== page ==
White Irish Drinkers
I watched the film White Irish Drinkers on TV several weeks ago, and I can’t get it out of my head. I find myself thinking about the characters and marveling at the way they were drawn and portrayed. And then I realized that I was feeling the way I do after I finish a really good novel, and that’s when I decided I had better mention White Irish Drinkers to you people.
The story follows two brothers, Brian and Danny Leary. Brian spends his time sneaking to the basement to paint, while Danny has found his identity in petty crime with the boyos. They attempt to realize their dreams for better lives, and to understand their complex relationships with each other, with their abusive father and with their long-suffering mother. The film is semi-autobiographical from the life of writer-director John Gray. In his Rolling Stone review of the film, Peter Travers says, “The close, cramped intimacy of this film is so real it stings. … For Gray, White Irish Drinkers is one from the bruised heart.”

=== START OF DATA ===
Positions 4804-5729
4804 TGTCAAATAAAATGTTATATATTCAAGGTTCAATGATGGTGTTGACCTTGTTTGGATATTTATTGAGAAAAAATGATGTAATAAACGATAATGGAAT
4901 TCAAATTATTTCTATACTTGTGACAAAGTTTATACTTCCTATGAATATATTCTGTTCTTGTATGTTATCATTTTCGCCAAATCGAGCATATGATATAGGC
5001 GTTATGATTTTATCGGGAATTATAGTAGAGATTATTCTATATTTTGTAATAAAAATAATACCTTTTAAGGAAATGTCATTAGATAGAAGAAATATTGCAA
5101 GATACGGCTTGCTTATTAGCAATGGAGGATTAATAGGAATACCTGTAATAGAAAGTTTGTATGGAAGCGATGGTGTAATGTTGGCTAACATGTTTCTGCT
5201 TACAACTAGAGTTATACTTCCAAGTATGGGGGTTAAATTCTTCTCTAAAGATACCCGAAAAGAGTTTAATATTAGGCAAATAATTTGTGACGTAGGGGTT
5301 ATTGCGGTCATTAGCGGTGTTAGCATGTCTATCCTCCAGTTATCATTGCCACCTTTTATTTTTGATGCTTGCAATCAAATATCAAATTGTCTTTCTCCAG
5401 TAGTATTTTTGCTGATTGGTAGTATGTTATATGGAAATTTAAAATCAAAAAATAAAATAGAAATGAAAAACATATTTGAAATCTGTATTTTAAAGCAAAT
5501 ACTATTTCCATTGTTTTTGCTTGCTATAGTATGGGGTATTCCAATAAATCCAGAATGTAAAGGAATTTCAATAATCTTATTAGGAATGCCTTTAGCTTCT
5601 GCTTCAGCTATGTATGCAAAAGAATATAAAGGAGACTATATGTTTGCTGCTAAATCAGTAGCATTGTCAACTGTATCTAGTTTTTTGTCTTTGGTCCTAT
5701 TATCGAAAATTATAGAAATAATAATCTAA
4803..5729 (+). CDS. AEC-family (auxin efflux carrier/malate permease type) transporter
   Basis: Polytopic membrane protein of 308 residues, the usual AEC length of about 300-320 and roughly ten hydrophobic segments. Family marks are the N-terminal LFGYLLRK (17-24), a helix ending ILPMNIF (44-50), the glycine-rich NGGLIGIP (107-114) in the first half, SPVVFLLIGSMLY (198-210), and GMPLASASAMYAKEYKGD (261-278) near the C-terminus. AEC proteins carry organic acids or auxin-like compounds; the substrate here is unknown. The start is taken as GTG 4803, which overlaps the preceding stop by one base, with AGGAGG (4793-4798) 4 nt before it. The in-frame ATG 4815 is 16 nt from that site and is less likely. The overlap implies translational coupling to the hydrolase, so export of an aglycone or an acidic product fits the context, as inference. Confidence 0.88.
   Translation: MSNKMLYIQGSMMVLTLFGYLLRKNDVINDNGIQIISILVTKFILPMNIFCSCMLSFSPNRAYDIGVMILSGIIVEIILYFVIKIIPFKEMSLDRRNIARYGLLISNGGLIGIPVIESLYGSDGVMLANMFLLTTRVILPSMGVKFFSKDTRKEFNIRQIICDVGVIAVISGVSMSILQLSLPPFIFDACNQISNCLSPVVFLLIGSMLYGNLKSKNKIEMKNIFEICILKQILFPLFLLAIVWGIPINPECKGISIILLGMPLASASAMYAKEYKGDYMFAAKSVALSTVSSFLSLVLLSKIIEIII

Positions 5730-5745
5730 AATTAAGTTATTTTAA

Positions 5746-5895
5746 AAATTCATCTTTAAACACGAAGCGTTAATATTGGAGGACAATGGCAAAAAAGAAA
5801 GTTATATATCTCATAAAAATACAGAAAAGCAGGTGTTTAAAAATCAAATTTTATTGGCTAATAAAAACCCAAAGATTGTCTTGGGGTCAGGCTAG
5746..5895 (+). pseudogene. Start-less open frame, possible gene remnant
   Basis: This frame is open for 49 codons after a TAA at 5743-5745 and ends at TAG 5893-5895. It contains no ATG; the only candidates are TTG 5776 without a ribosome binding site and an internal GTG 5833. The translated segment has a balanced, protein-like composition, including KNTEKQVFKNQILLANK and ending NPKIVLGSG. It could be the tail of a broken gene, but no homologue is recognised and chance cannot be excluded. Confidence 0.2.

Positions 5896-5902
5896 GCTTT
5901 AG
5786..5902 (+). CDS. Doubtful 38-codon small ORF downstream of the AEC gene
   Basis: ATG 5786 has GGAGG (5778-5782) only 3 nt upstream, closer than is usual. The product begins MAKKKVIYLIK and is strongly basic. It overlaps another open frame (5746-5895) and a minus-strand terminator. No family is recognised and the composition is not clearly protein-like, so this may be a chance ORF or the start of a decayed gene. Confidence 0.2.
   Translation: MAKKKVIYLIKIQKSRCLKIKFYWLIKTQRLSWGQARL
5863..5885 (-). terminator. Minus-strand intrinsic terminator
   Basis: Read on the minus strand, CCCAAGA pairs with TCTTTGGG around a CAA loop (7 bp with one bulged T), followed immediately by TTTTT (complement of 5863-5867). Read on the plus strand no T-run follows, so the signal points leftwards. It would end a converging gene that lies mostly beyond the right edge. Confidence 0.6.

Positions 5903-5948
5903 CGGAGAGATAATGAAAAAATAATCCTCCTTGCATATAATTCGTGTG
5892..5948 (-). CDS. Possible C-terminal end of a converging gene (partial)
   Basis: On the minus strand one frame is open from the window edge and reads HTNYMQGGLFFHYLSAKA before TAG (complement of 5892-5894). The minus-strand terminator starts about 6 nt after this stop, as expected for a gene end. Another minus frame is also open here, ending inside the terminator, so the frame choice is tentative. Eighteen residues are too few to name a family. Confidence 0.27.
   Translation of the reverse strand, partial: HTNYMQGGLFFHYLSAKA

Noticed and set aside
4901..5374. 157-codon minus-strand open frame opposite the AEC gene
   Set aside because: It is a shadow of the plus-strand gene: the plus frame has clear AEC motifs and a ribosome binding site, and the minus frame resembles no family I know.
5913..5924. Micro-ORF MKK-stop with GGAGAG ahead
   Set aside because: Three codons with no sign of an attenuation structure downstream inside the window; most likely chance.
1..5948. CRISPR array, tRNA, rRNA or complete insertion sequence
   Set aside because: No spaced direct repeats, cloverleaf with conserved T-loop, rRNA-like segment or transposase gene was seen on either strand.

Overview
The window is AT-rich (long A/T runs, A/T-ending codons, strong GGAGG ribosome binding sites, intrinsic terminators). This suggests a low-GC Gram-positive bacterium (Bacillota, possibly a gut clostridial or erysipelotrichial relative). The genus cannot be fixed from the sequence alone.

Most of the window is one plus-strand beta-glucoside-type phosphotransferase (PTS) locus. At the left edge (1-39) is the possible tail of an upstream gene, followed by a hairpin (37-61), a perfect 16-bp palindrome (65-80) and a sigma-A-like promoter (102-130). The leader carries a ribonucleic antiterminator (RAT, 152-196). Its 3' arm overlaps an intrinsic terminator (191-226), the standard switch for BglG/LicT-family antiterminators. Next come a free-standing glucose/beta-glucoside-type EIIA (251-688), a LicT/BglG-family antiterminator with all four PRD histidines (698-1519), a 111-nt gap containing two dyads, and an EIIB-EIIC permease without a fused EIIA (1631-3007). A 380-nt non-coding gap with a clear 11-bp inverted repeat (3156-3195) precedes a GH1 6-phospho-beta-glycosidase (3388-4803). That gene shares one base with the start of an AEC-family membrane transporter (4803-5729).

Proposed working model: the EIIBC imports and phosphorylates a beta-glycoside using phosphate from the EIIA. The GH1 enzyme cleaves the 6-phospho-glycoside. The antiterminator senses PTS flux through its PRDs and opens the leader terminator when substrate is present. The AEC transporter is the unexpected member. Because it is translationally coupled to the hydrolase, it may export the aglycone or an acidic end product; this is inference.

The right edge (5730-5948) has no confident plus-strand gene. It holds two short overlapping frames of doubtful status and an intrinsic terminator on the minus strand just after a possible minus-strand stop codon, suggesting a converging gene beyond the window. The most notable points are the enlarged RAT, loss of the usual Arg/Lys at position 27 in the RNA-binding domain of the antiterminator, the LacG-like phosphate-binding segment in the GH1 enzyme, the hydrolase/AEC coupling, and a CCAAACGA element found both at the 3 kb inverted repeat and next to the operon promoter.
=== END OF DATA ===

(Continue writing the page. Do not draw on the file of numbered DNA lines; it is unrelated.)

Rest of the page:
Cahir O’Doherty calls White Irish Drinkers “a distinctive Irish American film” because of its portrayal of a “combustible world without a trace of sentimentality of cliche.” I wouldn’t have known precisely how to characterize a work of art as distinctively Irish American, but O’Doherty’s description rings true. This is a blue collar, bare knuckle culture that makes no apologies for what it is.
White Irish Drinkers won a number of best narrative feature awards and was a finalist for several more awards. It deserves them all. I know St. Patrick’s Day just passed, so I’m a bit behind on this one, but you should maybe pour yourself a frosty pint and sit down with this film, get to know the boys, prepare your heart to be moved.